As a result, her inspirations tap into both the human and virtual world. She is for instance very interested in the any messaging system that happens through body “without a voice, without a mouth” or body expressions such as as Noh performance or traditional dance practice – flamenco, zeibekiko etc. But she also exploits native screen interfaces, rules and accidentals of electronic processes that are, according to her, familiar to all of us and almost physical. Mixed up with other elements, these inspirations permit to establish her “intimate” technology.

To fully understand the intentions and objectives of the designer, we seized the opportunity to sit down with Olya Petrova Jackson asking her a few questions about her work. What is the story of your collection? Can you tell us more about its message? What does it interpret?

Olya Petrova Jackson: I started toying with first prototypes of screenwear when I was at school but it wasn’t until later in 2015, when following a yearlong “incubation period” for the project I quit my day job, coined a term for what I was doing – Screenwear, and soft-launched an Ab from a studio in Ny’s Chinatown. Today Ab[Screenwear] is a luxury fashion label and lab.. Ab signature dichroic garments speak to the RGB aesthetic of our technology (RGB is the new black!) and aim to recontextualize our relationship to digital screen. Could you define your approach of wearable tech? Why do you think it is right, compared to what can be called gimmicky today?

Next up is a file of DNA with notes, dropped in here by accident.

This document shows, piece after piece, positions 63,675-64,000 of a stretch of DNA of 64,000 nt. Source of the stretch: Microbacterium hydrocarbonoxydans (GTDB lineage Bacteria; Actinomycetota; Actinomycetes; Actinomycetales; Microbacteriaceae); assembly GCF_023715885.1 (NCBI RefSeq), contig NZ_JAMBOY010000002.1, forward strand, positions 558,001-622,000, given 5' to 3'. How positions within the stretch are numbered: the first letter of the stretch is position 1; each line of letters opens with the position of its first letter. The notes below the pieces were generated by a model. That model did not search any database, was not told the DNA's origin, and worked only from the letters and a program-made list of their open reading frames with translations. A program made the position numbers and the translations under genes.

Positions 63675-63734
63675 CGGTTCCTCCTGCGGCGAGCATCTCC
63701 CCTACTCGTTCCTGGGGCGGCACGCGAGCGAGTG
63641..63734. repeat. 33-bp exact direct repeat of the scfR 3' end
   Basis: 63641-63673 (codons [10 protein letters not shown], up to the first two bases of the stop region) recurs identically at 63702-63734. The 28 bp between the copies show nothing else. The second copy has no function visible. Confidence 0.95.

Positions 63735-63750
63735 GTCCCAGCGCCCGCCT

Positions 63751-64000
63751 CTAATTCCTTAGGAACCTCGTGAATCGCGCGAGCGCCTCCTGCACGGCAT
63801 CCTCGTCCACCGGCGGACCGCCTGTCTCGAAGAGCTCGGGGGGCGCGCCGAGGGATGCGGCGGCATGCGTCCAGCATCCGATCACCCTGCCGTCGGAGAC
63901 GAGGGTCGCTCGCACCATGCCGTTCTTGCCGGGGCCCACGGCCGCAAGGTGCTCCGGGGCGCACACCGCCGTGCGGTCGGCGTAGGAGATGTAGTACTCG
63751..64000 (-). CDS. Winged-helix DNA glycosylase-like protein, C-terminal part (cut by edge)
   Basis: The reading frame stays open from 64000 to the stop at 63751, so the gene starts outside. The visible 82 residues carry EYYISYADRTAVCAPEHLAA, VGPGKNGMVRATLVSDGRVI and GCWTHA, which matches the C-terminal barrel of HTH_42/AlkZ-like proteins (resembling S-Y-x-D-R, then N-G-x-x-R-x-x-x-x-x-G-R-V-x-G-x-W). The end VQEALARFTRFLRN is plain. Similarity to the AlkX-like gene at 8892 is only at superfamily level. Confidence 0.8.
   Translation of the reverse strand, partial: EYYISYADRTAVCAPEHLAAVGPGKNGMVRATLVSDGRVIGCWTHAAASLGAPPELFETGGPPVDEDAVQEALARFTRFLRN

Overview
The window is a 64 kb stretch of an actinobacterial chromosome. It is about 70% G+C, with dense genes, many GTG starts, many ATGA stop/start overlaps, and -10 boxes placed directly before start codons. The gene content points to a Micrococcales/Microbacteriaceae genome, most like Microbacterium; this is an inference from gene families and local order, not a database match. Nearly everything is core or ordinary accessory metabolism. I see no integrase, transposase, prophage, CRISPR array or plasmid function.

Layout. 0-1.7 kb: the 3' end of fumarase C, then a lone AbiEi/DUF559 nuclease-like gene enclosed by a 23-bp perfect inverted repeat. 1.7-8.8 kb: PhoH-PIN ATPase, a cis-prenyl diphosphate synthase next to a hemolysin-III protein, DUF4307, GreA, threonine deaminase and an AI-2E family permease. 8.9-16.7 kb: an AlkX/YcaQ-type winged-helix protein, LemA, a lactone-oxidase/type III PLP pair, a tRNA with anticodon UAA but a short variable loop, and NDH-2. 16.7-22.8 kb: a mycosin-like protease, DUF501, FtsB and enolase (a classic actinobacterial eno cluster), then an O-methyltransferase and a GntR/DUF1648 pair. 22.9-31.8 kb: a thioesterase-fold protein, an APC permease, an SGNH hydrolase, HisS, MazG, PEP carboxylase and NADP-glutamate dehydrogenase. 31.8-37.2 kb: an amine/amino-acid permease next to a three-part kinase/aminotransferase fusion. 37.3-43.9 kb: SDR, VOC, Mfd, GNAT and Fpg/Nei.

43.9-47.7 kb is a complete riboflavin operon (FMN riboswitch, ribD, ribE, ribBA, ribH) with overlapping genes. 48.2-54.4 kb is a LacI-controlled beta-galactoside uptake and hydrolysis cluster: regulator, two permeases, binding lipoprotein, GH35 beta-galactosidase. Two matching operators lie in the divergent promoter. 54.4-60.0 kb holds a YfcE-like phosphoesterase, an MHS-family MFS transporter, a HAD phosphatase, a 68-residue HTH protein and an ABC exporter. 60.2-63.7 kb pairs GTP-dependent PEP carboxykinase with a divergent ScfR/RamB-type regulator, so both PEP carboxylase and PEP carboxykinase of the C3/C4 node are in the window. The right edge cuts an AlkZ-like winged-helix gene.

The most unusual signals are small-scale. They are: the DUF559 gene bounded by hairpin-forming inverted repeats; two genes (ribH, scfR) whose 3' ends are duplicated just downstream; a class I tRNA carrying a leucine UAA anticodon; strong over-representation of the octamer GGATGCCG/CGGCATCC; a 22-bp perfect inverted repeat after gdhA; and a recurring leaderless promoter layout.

Olya Petrova Jackson: As a non-technologist designer, my ambition in tech is Wearables that are ready to Wear. Wearable tech, as I come across it right now, doesn’t have that delicate tactile physical appeal that well made ready-to-wear garments tend to have. Not as a critique, of course, but the reality is wearable tech is often focused on small accessory-based biometrics or mass market biometrics-wired clothes or just pretty complex couture pieces that are SO not wearable. To me, the quality of construction, finishes, fabric combos and surface applications are as important as concept and embedded technology. I want Wearable [tech] to be ready to Wear. You say you have a physical approach to technology, how do you define this “physical” approach, and to what do you oppose it? Do you consider it a body-approach of tech, and do you think it is what makes tech more aesthetic?